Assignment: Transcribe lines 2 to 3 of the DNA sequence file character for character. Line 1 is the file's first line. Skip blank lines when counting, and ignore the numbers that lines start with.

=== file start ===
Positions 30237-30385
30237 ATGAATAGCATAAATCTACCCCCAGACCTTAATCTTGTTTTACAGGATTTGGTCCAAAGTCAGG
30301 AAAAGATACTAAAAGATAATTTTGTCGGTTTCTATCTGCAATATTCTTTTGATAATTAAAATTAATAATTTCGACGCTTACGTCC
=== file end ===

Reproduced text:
30237 ATGAATAGCATAAATCTACCCCCAGACCTTAATCTTGTTTTACAGGATTTGGTCCAAAGTCAGG
30301 AAAAGATACTAAAAGATAATTTTGTCGGTTTCTATCTGCAATATTCTTTTGATAATTAAAATTAATAATTTCGACGCTTACGTCC